Seamonster make the sort of engaging, sunny pop music that usually isn’t all that difficult to get behind, but doesn’t have too long of a shelf-life. The brainchild of Adrian Todd Webb, the Virginia Beach band has a far more exploratory approach to the standard indie-pop fair. Their latest album is named after renowned found photography artist John Baldessari and Webb has stated that the album is directly influenced by his work. If you’re not familiar with Baldessari, his work involved the use of words and images he collected and pasted or painted onto canvass. To call the final project a collage would be shortchanging it. A collage usually carries the connotation of unoriginality, or at least misdirected appropriation. Baldessari is a collage only in the most general form of the word, “an artistic composition made of various materials.”
The album’s individual components are familiar, the melodies and instruments not being especially innovative. The levels of distortion used throughout the album aren’t especially common, but they aren’t especially new either. Where the album excels is at that intersection where experimental and pop music collide. Like Animal Collective, Deerhunter and others before them, Seamonster straddle the perilous divide to perfection. On “Normandy Landscape”, Webb’s arrangement nearly falls into cliched Fleet Foxes-esque territory, but avoids the pitfall with a subtle flute melody and perfectly arranged percussion. The songwriting is simple enough to be accessible, but doesn’t become trite after a few times over. Webb manages to compile found influences from across the experimental pop landscape and throw them onto his canvass with a seemingly careless precision. A solid remix package tops off the album, a little bit of found art in itself. This is rare album that is simultaneously a simple, enjoyable listen and a demanding sonic voyage.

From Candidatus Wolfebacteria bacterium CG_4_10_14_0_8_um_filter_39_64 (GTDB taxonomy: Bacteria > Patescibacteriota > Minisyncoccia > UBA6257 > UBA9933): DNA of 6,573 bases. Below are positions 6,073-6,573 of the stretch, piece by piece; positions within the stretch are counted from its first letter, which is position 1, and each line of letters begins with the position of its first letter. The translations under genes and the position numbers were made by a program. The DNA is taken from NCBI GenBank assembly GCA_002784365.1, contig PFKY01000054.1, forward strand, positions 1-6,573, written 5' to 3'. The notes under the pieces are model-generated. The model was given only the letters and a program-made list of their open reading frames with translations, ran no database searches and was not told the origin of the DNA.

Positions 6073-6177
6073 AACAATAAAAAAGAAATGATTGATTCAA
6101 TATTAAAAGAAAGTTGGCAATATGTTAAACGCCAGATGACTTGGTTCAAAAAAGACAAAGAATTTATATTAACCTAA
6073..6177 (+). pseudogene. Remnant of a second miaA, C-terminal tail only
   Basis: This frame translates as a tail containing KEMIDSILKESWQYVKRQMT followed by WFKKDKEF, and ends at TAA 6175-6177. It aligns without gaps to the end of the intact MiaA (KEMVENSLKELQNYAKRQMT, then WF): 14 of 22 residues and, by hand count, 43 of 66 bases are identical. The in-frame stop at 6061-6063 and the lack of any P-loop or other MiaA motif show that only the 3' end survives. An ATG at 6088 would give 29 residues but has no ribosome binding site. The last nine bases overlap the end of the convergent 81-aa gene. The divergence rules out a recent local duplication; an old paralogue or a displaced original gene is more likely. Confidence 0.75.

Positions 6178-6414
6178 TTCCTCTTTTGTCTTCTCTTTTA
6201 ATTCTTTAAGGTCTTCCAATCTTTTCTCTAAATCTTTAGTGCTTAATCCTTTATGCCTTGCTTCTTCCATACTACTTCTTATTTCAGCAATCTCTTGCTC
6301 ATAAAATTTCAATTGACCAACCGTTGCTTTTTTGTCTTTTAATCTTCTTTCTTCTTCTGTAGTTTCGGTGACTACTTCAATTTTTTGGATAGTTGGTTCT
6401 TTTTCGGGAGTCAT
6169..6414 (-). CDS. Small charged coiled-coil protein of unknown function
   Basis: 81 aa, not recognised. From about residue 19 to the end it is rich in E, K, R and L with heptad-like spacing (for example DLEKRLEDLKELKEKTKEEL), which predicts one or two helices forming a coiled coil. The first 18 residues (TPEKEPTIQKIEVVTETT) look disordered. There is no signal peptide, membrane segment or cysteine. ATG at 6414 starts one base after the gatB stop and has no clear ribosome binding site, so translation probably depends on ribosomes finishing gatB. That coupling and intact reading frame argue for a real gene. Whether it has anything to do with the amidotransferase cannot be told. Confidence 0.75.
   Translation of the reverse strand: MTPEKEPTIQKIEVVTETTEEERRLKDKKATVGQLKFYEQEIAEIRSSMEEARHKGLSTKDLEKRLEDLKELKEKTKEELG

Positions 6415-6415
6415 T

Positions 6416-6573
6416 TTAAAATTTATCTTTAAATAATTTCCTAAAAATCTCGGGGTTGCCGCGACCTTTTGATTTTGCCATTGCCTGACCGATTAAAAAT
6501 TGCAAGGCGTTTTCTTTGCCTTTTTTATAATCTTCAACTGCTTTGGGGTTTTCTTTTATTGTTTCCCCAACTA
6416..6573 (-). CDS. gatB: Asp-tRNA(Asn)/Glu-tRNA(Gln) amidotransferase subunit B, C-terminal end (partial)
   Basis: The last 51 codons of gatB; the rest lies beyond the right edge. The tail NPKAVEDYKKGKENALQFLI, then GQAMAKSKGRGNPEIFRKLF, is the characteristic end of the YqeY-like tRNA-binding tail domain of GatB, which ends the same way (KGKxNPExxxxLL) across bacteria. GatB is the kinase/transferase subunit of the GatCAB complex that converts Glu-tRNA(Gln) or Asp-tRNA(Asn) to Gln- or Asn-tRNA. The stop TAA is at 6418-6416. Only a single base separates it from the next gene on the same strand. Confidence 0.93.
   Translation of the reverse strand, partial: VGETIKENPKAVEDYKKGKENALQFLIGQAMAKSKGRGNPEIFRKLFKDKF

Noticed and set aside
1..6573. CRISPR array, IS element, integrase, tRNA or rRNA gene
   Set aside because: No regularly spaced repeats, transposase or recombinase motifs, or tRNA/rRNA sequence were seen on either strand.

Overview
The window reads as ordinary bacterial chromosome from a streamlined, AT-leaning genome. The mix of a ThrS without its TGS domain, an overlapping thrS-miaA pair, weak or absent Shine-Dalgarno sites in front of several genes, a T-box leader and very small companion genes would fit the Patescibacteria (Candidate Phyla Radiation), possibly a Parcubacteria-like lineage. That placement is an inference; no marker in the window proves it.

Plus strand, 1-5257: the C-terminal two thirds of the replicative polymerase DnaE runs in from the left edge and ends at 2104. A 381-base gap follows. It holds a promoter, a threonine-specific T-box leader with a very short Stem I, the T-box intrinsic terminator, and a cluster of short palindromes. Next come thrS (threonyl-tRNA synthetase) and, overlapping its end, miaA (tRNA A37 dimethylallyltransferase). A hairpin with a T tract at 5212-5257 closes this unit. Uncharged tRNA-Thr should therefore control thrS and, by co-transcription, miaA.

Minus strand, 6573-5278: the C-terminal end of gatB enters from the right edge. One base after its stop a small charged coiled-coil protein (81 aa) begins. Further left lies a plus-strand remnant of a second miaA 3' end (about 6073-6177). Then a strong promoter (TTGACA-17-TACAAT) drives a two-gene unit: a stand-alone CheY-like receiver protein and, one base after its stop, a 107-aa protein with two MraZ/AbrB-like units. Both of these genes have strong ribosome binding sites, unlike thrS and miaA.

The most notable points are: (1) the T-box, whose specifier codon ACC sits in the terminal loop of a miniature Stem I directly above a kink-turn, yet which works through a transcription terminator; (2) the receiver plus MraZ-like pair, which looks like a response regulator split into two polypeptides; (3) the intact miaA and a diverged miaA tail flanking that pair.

Baldessari was released digitally back in August and is still available for download at name your price, but you can also pre-order the easter yellow 12″ now.